We know everyone’s a reviewer now, so how lovely when we get a rave review from the country’s leading professional restaurant critic.
John Lethlean writes in this weeks Australian “Pretty much my idea of the ideal regional restaurant: unpretentious yet stylish; warm and hospitable, with service that doesn’t make apologies for the address; food sourced as locally as possible; wines that talk of the region; and a kitchen with really skilful cooking that knows its audience.”
A lovely trial by fire for new head chef Jeremy Metivier, if you haven’t tried Jeremy’s updated version of Zin House cooking then you should.
This brings me to the very challenging juggling we’ve been doing here at Zin between my rustic style, Jeremy’s more refined cooking and our principles of cooking simply, from scratch. I think that we’re both learning to be better cooks as I accept that young chefs might know a thing or two I don’t and the opportunity to cook from a garden rather than a shopping list provides disciplines of creativity courtesy of the seasons.
Or as Lethlean put it in describing one of the dishes “A crimson tide of beetroot and pomegranate seeds tartare style with garden leaves and walnut cream, a marvellously inventive dish made better by rice crips that use zinfandel lees in the batter.”
I’m happy for the food to always have the last word.
I haven’t had much to say here for a while, not for want of activity!
Craigmoor Pavilion is six months old – hosting functions, making magnificent sourdough and redefining weekend grazing. As hard as I am to please, I love its new/old look.
We grew Australia’s first organic hemp seed crop and are using it in all sorts of ways now that it is happily (and luckily) legal for human consumption.
The edible garden continues to expand in productivity, form and beauty.
Our staff has grown too, including two of my sons working as chefs (Sam is baking and Alec is sous) and my step son Alex as restaurant manager at Zin. Somehow we are all still talking to each other.
And it is with much pleasure (and relief) I introduce you to Jeremy Metivier, Zin House’s Head Chef. Jeremy and I are combining his considerable fine dining skills with my simple ethos, aiming for an elegant balance.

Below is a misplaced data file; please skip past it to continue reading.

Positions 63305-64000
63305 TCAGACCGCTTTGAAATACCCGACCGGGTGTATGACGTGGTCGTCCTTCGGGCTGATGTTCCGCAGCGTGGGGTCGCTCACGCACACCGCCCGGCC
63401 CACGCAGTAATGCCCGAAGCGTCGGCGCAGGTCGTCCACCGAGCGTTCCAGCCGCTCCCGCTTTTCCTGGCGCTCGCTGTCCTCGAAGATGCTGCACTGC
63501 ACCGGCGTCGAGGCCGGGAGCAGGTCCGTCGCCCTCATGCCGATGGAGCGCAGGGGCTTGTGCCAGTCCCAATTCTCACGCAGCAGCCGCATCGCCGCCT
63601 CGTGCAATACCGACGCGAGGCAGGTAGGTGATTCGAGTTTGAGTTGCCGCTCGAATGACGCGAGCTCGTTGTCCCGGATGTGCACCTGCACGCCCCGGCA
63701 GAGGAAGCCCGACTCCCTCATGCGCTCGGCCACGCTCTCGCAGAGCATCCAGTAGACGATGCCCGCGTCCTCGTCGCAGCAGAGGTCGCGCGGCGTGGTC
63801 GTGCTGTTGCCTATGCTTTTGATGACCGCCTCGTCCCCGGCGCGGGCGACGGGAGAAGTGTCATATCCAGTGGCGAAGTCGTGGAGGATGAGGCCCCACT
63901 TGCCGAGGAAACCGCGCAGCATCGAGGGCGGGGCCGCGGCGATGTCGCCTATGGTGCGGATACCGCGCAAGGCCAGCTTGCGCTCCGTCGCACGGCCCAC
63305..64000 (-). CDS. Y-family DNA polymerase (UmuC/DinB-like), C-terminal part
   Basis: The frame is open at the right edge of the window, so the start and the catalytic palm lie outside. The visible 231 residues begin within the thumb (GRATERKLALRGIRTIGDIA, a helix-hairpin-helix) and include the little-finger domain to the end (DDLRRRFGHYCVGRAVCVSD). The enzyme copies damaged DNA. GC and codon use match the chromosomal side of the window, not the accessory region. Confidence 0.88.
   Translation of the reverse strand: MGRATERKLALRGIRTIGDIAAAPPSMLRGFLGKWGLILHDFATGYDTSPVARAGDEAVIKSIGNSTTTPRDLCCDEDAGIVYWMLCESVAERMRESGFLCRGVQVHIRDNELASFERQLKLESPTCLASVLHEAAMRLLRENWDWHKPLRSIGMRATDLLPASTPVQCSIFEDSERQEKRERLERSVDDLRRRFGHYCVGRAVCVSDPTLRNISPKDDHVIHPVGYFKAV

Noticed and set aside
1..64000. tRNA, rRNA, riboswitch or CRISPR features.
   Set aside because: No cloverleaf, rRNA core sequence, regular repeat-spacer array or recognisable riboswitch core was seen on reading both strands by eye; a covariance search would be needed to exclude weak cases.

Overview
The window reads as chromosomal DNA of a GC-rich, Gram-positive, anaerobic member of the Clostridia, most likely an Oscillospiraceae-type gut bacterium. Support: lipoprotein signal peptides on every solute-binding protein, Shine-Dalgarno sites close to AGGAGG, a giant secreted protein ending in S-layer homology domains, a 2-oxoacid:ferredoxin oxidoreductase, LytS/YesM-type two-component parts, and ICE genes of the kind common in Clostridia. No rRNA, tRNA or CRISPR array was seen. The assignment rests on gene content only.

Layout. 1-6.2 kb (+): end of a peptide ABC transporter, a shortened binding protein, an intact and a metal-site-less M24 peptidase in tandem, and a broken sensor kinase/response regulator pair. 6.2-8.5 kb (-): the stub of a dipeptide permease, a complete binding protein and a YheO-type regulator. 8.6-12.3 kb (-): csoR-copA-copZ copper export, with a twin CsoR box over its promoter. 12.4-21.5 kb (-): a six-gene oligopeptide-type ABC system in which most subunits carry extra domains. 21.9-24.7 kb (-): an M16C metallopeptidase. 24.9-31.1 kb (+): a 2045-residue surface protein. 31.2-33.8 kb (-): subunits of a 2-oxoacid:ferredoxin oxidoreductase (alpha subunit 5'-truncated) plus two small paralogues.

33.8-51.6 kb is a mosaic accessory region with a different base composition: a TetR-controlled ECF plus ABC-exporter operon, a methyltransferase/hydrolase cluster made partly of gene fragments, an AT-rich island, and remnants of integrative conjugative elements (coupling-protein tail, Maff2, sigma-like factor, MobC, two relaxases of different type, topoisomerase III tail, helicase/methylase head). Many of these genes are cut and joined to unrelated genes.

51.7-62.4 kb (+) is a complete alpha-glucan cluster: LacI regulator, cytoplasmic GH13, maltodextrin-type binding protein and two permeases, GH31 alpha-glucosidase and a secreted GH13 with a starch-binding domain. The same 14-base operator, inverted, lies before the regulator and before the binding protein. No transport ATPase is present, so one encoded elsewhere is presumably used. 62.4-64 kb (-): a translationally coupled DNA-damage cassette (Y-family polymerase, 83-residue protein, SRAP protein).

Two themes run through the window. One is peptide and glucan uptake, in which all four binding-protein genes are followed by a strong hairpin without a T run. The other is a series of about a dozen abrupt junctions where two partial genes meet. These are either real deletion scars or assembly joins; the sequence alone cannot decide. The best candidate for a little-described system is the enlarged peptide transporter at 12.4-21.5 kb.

I met Jeremy when he was at Cottage Point Inn and we enjoyed many spirited discussions about food, eating and growing the food you eat over the year or so we took to decide to work together.
These discussions have continued and intensified with wins on all sides – a win for Jeremy as a foam snuck in, a win for me when the sous vide machine didn’t and nothing but wins for those eating our new menus.
We look forward to sharing The Zin House with you soon, maybe even for the following event where David Lowe challenges the worlds best Zin’s to a vertical of his own.
Truffle & Zinfandel Dinner with Jeremy Metivier & David Lowe.
As usual, things at Zin are happening as quickly as the Spring garden grows. A few quick updates:
Tesla have installed two charging stations at the restaurant – you can charge up at no charge and enjoy recharging yourself all at once.
All you need is one of these super high performance new age machines. Ours isn’t quite in the post yet, but if yours is you’re very welcome to use the facility. I think we’re the only one in the west, part of Tesla’s innovative ‘destination charging program’.
Classic Album night is next Thursday October 20th, Matt Arthur perform Eric Clapton ‘Unplugged’. The usual $75pp for three courses and the show. Lovely nights that make us all smile.
Early warning for NYE planning – a three piece band will play lively, familiar, dancing music on the lawn at Zin. Tix are $38 so you can bring a crowd, and we’re putting on a bus.
Last new news is that we will be taking over operations of the old Craigmoor restaurant at Robert Oatley. The new year will see an Artisan bakery and expanded live music options along with other yummy provisions at cellar door.
There’s more, but I’ll save it for the next update.